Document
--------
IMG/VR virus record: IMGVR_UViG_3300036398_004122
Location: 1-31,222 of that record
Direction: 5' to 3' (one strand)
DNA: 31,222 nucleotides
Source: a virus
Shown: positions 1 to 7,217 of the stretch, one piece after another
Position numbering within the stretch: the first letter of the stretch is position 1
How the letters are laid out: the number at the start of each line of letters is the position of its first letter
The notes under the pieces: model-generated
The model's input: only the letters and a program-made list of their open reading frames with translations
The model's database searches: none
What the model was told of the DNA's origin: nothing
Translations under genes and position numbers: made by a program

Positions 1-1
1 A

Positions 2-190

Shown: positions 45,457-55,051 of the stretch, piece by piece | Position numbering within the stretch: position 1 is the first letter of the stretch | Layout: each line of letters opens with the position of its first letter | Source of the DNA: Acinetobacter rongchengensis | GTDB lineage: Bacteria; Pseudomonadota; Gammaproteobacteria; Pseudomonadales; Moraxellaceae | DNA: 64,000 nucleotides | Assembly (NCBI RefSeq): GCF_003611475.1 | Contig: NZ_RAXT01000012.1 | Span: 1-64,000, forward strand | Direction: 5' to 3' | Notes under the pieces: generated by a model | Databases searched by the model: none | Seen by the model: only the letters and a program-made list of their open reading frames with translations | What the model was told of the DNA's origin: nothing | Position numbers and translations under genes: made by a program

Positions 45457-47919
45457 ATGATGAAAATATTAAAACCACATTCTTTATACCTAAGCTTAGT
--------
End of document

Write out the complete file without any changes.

IMG/VR virus record: IMGVR_UViG_3300036398_004122
Location: 1-31,222 of that record
Direction: 5' to 3' (one strand)
DNA: 31,222 nucleotides
Source: a virus
Shown: positions 1 to 7,217 of the stretch, one piece after another
Position numbering within the stretch: the first letter of the stretch is position 1
How the letters are laid out: the number at the start of each line of letters is the position of its first letter
The notes under the pieces: model-generated
The model's input: only the letters and a program-made list of their open reading frames with translations
The model's database searches: none
What the model was told of the DNA's origin: nothing
Translations under genes and position numbers: made by a program

Positions 1-1
1 A

Positions 2-190

Shown: positions 45,457-55,051 of the stretch, piece by piece | Position numbering within the stretch: position 1 is the first letter of the stretch | Layout: each line of letters opens with the position of its first letter | Source of the DNA: Acinetobacter rongchengensis | GTDB lineage: Bacteria; Pseudomonadota; Gammaproteobacteria; Pseudomonadales; Moraxellaceae | DNA: 64,000 nucleotides | Assembly (NCBI RefSeq): GCF_003611475.1 | Contig: NZ_RAXT01000012.1 | Span: 1-64,000, forward strand | Direction: 5' to 3' | Notes under the pieces: generated by a model | Databases searched by the model: none | Seen by the model: only the letters and a program-made list of their open reading frames with translations | What the model was told of the DNA's origin: nothing | Position numbers and translations under genes: made by a program

Positions 45457-47919
45457 ATGATGAAAATATTAAAACCACATTCTTTATACCTAAGCTTAGT